Logistics & Transport News South Africa

India-South Africa trade route holds vast trade and commercial opportunities

India is one of the largest containerised trade markets in the global Export-Import (EXIM) bank, registering a growth of 11% in the first half of the year according to the 2016 H1 Maersk Group India Trade Report, revealing that extensive opportunities exist for South African-India trade going forward.

Increased use of the direct India-South Africa trade route

According to Matthew Conroy, trade manager of Maersk Line Southern Africa - a member of the Maersk Group - increased use of the direct India South Africa trade route will unlock growth potential in South Africa by reducing transit times and stimulating new trade and business opportunities.

He explains that India, one of the world's fastest-growing economies, will be a lucrative trading partner for South Africa going forward due to its expanding automotive, telecommunications and pharmaceutical sectors. He adds that increased use of this direct trade route will unleash vast trade and commercial opportunities for both countries.

“Although Maersk Group has been transporting cargo to India for many years, we only started calling directly to India from February 2015, having previously transported goods via the Middle East. The direct route was established due to increased demand, and we have subsequently experienced an increase in the volumes of various commodities transported to India since early 2015.”

India's growing industrial sector an opportunity

According to recent trade statistics released by the South African Revenue Service (SARS), India is one of the top countries that South Africa imports from and exports to. He says that currently, the most common commodities being transported by Maersk Group to India is scrap metal, ore, and timber.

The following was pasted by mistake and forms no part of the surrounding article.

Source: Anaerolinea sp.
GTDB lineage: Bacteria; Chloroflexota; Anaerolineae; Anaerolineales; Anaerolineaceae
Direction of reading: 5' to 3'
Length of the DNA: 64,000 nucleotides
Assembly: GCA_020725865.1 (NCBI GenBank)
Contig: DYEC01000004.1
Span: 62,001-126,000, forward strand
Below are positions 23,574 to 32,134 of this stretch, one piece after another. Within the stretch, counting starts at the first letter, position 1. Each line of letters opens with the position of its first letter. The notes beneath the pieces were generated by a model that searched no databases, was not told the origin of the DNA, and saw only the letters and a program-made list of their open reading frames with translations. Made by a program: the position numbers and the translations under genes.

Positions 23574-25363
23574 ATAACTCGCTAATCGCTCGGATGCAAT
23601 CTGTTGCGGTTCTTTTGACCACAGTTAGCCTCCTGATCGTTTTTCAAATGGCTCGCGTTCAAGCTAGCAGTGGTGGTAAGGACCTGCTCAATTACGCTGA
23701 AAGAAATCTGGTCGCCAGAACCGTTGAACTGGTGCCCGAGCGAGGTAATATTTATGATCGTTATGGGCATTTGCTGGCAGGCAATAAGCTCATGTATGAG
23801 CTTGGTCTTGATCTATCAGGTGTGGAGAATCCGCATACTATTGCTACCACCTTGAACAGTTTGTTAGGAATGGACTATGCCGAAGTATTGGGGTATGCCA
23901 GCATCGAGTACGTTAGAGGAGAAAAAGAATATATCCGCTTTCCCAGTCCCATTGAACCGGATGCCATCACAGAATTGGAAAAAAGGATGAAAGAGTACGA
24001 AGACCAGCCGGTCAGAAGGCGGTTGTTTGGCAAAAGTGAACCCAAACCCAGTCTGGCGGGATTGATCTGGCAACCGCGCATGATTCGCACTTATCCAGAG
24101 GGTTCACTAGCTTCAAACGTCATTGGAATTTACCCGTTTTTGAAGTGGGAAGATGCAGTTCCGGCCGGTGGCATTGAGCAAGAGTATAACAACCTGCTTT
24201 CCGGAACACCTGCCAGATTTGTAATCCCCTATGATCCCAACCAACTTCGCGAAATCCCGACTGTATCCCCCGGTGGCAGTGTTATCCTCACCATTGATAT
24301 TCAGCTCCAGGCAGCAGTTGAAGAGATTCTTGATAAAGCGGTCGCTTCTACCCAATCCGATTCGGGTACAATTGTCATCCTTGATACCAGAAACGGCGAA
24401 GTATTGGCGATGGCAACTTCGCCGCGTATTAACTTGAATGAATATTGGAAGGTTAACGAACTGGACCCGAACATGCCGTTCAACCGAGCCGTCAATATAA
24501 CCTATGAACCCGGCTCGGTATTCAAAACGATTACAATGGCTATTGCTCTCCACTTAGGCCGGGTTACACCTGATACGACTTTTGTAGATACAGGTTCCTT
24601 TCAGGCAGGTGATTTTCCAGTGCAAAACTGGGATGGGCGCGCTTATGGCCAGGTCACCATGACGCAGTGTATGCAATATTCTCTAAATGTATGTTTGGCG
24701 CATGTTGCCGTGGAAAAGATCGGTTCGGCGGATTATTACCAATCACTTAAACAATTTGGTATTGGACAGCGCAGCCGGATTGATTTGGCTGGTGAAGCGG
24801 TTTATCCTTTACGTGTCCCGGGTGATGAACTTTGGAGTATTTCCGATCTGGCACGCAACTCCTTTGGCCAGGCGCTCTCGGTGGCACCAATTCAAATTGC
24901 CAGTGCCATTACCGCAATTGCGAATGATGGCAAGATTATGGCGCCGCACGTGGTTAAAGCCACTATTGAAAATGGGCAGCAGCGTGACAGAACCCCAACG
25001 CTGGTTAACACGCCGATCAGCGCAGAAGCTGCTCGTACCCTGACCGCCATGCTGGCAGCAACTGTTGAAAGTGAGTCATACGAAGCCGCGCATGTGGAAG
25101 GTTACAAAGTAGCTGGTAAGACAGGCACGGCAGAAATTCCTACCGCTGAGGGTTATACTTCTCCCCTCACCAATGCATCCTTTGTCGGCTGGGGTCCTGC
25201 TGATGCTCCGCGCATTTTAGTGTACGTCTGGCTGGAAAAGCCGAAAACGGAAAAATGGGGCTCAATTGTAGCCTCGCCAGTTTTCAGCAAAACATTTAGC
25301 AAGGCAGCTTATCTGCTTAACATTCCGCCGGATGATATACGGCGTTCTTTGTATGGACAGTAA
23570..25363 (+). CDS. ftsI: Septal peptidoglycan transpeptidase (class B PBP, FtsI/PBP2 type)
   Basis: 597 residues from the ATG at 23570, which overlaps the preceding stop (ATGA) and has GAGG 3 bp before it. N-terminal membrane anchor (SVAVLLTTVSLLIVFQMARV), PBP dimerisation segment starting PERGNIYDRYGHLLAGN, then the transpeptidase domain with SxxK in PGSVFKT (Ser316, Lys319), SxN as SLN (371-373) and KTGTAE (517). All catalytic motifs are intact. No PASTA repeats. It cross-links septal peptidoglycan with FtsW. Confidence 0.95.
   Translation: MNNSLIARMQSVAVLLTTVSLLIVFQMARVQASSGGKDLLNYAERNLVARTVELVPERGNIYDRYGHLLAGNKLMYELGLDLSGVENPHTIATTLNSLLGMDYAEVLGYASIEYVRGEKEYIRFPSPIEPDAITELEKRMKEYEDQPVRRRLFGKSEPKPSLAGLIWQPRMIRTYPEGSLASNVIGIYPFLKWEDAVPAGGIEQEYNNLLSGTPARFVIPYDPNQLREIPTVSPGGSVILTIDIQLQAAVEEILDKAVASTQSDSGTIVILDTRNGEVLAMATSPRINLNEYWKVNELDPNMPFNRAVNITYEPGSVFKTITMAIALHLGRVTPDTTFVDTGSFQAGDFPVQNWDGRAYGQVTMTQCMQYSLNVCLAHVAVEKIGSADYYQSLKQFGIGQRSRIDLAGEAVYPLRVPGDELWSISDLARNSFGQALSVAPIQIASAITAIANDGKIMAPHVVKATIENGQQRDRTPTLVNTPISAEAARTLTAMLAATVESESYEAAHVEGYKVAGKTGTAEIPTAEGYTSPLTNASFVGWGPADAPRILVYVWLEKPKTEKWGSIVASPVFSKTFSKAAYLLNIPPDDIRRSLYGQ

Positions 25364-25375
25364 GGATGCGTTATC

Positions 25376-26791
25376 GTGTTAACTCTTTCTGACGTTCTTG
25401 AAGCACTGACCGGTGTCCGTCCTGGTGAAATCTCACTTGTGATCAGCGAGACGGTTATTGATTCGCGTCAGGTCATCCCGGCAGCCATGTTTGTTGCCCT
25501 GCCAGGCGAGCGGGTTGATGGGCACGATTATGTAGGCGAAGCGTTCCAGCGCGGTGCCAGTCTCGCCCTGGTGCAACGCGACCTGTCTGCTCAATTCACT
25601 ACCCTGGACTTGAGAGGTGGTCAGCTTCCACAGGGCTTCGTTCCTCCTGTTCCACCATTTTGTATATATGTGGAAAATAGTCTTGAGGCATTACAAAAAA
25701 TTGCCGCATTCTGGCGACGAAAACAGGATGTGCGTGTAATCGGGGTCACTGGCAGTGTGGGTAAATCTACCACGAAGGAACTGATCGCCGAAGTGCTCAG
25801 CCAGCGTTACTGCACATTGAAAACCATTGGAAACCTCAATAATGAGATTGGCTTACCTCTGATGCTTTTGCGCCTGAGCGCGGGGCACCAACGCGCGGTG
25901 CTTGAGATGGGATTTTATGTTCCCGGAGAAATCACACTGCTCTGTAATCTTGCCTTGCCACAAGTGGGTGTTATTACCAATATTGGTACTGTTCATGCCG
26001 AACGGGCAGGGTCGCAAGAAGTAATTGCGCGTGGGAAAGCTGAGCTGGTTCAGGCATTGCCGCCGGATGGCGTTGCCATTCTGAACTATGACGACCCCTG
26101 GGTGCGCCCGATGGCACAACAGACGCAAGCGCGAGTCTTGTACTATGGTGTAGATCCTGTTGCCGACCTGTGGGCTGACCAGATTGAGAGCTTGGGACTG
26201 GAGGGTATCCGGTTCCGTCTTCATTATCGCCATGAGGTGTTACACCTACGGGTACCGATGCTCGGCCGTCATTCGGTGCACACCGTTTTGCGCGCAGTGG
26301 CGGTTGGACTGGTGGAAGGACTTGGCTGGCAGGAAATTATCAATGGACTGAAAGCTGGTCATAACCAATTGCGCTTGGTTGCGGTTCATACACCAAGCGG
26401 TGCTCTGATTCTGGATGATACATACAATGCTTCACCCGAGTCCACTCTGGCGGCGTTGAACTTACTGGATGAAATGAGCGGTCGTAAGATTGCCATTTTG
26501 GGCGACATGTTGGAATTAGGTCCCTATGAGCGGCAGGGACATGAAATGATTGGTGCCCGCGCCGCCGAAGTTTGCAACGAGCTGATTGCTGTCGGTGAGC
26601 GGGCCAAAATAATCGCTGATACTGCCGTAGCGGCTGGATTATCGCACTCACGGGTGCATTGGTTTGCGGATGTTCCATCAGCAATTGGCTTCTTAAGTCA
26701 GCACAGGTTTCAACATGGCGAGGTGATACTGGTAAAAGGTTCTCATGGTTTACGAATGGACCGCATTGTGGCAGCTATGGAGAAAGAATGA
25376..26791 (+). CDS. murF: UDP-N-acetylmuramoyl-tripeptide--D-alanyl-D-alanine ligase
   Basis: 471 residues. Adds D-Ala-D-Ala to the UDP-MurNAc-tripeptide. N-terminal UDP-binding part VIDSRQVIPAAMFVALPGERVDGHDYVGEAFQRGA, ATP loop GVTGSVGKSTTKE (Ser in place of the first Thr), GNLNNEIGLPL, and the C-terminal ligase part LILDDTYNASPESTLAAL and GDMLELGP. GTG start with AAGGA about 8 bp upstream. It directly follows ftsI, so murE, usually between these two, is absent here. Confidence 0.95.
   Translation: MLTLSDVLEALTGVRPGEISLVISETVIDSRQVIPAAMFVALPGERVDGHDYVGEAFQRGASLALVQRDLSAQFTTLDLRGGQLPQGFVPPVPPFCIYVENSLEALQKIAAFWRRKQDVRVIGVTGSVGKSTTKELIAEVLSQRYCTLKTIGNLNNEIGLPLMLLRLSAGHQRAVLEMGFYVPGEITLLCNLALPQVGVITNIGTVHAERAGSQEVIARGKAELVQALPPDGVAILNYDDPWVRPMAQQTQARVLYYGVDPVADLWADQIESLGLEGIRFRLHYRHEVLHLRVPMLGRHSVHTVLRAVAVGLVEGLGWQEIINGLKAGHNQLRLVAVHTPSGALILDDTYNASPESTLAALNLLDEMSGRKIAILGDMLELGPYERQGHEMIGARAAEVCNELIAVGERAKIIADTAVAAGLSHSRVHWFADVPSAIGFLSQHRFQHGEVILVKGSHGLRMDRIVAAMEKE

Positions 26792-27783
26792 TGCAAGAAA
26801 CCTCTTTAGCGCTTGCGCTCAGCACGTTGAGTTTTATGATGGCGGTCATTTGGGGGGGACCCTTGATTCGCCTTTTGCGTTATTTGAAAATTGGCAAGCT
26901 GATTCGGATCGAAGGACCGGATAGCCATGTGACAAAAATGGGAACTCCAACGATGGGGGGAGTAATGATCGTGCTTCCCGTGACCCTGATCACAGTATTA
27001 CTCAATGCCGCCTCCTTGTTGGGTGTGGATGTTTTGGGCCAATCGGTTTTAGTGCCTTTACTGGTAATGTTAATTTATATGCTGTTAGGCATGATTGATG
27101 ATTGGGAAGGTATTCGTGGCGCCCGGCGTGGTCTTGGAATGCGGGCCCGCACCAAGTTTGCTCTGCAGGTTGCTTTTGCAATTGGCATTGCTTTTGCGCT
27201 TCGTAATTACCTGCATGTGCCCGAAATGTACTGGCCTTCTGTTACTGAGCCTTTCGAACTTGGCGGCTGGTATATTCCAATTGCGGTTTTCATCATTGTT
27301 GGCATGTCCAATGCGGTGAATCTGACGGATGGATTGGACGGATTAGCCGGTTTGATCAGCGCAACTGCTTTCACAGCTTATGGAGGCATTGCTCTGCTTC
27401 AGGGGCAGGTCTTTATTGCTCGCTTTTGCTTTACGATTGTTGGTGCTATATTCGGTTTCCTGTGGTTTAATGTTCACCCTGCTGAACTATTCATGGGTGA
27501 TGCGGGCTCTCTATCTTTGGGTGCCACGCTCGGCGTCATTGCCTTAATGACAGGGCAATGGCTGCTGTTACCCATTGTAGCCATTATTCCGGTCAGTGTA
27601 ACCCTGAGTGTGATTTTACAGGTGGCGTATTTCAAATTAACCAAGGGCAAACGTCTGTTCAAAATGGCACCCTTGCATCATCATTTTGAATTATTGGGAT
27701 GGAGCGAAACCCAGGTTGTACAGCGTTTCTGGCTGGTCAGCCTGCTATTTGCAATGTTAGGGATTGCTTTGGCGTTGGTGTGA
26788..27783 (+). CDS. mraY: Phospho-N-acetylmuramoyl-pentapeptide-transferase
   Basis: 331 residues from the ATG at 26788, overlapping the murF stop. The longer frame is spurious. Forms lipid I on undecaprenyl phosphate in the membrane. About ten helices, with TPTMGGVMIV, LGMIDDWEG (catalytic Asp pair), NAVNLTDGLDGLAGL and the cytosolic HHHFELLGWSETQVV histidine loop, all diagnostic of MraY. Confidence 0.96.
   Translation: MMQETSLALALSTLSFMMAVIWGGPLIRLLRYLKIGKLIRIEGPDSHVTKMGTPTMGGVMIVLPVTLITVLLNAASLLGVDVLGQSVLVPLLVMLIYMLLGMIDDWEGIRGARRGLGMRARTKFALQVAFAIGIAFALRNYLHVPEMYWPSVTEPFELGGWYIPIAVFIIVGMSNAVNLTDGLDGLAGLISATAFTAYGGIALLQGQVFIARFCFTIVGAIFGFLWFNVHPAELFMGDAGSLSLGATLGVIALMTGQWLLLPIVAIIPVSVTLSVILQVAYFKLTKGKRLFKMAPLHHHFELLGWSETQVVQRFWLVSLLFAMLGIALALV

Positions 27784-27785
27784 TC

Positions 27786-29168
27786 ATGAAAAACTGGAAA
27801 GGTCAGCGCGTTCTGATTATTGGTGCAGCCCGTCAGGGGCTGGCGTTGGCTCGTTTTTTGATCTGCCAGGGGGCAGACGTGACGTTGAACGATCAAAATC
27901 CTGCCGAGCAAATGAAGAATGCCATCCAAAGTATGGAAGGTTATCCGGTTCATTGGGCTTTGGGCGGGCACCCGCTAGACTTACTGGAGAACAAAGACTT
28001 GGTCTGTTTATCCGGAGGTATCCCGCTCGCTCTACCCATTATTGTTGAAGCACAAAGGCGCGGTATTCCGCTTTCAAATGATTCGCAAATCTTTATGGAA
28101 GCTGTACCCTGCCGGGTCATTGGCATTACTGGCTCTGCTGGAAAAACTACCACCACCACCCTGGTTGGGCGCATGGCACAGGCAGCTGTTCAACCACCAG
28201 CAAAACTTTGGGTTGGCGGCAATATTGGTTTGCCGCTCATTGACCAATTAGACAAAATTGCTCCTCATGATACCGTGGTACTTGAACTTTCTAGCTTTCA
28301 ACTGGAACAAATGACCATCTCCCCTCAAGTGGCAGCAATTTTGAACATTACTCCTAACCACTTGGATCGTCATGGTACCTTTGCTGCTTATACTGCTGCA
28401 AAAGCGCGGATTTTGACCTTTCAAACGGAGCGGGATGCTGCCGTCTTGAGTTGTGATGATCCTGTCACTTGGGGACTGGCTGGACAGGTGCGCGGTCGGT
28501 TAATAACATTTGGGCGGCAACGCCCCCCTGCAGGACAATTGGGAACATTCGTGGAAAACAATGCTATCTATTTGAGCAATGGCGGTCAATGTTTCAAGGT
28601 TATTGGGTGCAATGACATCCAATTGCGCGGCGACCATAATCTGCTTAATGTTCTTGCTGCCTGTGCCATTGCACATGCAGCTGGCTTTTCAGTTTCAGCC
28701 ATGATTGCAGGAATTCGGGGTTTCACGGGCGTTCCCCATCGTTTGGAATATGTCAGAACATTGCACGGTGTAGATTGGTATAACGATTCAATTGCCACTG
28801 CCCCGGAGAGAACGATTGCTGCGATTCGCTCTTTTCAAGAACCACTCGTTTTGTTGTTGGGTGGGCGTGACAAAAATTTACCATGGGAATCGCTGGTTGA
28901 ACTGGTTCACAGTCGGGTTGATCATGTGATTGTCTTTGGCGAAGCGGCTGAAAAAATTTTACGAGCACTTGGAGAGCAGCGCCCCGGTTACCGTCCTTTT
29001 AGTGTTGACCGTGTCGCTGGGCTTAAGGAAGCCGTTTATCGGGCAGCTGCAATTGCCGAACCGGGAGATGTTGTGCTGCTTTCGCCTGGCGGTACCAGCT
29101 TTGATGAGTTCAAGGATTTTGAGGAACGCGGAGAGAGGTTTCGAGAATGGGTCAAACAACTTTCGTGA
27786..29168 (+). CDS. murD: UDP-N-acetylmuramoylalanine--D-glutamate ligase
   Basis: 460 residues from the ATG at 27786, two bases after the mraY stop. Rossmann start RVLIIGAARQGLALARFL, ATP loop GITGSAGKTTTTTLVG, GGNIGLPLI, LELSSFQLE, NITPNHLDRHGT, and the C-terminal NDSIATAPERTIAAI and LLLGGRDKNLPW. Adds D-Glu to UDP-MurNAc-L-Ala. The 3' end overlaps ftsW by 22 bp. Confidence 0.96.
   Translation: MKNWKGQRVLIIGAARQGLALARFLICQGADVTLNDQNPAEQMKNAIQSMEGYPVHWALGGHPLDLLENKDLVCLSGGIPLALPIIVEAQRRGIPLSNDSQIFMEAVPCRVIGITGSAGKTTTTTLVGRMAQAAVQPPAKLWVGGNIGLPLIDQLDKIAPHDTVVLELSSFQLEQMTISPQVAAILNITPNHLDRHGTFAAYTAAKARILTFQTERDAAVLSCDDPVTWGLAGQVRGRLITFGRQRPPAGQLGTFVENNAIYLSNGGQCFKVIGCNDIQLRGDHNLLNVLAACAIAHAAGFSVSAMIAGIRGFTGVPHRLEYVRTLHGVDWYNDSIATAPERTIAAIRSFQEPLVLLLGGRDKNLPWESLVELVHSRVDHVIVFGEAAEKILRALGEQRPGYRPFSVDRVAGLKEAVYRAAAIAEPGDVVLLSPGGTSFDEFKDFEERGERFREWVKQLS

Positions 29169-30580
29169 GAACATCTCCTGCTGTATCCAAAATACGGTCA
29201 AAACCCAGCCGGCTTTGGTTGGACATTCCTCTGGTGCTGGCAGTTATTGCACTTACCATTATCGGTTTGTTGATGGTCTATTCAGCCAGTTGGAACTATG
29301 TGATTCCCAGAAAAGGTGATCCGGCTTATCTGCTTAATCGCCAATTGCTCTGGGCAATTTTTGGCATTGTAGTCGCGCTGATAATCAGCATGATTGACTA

“The direct trade route to India will not only improve this trade relationship but also stimulate various industries in South Africa. By exporting more manufactured commodities to India in an attempt to meet the country’s growing demands, the local manufacturing sector can be boosted significantly.”

He explains that India has a growing industrial sector, importing mostly raw scrap metal, timber, and chrome from South Africa in order to manufacture final products such as vehicles themselves. “In order to stimulate South Africa’s economy, the amount of manufactured goods exported to India needs to increase. This will, in turn, result in job creation and overall GDP growth.”

Boosting trade volumes, building stronger trade relationships

Conroy says that increasing the trade levels of goods that can be sold in profitable quantities will boost trade volumes and promote balanced and sustainable development of bilateral trade between the two countries. “However, various restrictions such as legislation, government regulations and high tariff duties on imported cargo hinder trade between the two countries. Regulations on perishable goods are also higher than any other country in the region.”

He says that by reducing the level of trade barriers and allowing open trade to commence, trade between the two countries will operate more efficiently and increase in volume.

“The direct trade lane will result in a stronger trade relationship between the countries and help unlock the path to rapid and inclusive growth for South Africa. The rich trade history between South Africa and India will only become stronger as this route grows, and continue to present commercial opportunities across various sectors.”

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